Ensure there’s no time limit on how long you can claim for each illness. If your pet gets a chronic illness where they need treatment for the rest of their life, an annual cover policy will only pay for the first year.
Make sure there’s no ‘cut-off’ age as you want your pet to be covered no matter how long they live for.
Third party cover is, for example, if your dog causes an accident and someone injured sues for loss of earnings. You should call your home contents insurer too as the policy may include your pet.
Like home, car and contents insurance, switching is key to getting good deals so don’t stick to the same pet insurance. If you can get a higher level of cover for a better price, why not? Remember, though, that most insurers won’t insure your pet for any pre-existing conditions or anything that they’ve already been treated for, so it’s not always worth switching in those situations.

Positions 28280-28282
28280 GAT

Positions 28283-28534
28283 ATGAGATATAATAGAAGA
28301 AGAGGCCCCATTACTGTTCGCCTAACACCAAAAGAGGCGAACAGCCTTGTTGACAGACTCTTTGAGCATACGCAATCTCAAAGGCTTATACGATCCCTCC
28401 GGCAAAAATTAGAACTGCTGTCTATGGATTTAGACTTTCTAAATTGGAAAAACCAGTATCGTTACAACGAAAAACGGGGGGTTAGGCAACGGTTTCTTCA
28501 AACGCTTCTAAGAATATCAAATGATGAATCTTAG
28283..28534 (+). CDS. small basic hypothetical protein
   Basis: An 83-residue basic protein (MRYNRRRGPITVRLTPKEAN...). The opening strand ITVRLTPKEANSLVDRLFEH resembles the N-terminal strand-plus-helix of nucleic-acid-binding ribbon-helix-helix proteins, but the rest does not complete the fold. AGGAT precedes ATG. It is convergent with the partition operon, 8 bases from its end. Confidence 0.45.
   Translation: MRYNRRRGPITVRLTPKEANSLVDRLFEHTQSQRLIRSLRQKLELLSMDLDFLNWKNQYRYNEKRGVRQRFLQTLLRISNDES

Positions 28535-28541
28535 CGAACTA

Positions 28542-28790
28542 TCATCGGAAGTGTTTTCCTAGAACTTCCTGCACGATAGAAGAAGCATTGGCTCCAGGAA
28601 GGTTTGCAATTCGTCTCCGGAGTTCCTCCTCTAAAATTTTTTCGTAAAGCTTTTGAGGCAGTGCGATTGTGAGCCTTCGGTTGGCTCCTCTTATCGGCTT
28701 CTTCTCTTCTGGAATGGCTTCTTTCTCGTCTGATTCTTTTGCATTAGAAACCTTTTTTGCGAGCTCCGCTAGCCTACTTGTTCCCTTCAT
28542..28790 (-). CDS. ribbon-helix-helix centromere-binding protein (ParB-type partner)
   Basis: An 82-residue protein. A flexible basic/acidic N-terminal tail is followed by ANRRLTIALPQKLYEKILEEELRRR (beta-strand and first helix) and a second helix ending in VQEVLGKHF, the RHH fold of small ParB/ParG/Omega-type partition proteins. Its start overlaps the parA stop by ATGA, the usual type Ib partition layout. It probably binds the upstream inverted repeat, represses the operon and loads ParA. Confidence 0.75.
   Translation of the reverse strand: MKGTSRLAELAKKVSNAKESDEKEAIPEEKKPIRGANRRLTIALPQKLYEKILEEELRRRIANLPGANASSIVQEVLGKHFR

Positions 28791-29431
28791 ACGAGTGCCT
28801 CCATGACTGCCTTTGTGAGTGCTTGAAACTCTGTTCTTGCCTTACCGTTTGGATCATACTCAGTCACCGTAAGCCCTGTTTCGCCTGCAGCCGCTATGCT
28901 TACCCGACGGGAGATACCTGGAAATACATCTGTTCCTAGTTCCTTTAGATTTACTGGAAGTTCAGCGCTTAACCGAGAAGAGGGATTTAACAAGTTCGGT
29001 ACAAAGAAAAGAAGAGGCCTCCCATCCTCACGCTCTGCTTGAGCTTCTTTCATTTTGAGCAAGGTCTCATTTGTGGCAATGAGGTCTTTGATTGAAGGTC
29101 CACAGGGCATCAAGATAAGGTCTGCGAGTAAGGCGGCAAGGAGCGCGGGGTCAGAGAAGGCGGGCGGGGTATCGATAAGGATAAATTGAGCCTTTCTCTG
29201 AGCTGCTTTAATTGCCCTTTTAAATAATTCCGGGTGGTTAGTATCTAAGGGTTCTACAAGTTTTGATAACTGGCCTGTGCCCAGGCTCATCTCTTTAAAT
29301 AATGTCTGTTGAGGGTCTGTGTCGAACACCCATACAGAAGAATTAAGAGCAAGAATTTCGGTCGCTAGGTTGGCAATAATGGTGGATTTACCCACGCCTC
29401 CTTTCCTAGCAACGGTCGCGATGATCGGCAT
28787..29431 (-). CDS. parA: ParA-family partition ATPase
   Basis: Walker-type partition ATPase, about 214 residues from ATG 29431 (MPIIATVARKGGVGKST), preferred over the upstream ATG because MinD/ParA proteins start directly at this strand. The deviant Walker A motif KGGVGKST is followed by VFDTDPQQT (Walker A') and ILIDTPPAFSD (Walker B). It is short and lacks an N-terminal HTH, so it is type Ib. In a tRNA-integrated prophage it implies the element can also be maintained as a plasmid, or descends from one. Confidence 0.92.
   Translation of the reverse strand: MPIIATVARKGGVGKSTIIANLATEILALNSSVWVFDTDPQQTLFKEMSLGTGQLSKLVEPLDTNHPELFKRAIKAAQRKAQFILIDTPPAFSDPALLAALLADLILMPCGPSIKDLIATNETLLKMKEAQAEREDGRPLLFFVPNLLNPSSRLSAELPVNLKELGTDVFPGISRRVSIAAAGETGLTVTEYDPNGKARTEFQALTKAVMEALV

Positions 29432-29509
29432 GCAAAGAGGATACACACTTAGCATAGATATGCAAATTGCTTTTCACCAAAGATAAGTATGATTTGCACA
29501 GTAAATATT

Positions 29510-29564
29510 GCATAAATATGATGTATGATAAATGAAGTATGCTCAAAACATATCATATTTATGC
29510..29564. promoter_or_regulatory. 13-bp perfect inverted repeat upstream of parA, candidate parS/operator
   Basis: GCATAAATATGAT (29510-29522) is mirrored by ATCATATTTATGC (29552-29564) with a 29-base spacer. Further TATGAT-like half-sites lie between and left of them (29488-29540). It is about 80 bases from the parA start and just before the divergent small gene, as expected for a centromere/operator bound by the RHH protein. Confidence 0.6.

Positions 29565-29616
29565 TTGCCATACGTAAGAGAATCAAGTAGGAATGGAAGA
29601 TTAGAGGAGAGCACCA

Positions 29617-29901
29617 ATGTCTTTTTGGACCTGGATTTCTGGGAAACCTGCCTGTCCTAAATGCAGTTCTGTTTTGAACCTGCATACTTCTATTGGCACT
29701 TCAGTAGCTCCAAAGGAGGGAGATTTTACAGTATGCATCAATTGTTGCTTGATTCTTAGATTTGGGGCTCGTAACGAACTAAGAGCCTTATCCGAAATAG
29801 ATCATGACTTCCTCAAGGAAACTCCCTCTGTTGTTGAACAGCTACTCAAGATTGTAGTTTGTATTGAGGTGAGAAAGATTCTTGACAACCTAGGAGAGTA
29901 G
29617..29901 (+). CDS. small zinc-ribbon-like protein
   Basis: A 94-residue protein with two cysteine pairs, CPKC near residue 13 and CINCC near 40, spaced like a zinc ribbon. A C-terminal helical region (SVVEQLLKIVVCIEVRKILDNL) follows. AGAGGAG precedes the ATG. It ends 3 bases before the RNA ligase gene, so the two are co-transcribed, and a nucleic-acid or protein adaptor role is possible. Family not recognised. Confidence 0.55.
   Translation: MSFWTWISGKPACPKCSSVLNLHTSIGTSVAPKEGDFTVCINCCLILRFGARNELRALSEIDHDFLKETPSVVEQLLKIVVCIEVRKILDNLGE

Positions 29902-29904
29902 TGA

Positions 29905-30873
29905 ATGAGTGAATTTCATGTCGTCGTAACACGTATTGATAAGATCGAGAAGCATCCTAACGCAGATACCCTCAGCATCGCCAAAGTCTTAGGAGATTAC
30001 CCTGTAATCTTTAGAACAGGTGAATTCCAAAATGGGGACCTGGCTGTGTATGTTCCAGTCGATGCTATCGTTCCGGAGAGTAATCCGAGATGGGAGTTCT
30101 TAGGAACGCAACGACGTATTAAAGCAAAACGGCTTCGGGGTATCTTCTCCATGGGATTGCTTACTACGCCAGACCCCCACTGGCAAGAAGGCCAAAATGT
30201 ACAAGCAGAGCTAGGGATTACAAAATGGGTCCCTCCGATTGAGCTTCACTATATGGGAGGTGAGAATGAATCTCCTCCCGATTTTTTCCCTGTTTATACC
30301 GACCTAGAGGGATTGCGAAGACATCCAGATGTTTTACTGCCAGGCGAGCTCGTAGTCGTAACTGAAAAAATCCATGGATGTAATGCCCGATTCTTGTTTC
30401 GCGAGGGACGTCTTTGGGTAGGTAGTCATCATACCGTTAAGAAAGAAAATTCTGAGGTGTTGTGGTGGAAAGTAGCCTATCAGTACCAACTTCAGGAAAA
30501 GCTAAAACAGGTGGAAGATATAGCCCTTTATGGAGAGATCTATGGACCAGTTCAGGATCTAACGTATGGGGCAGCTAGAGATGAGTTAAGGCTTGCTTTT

If you’re looking for pet insurance, check our cashback partner Quidco for a great deal that you could earn money on too!
There’s no point paying for insurance if you invalidate a claim by not making sure routine jabs are up to date. Genuine vaccinations by a vet with a certificate are what you want, especially if you need to provide evidence to the insurance company. Keep these certificates in a safe place, too.
You don’t necessarily have to have these vaccinations to get a quote, but if you end up claiming for something which may not have happened if they had had routine jabs, the claim could be jeopardised. Also choose which vaccinations you really need – the RSPCA website has an excellent guide.
It’s worth scheduling regular check-ups for your pet, whether they’re yearly or more frequent. As you may have already found out, it costs more money (and it’s riskier) to treat certain illnesses, whereas protecting against them may have cost a fraction of the price.
Other good prevention tips include brushing your pet’s teeth, using a topical flea treatment, not smoking around your pet and controlling how much they eat to avoid pet obesity.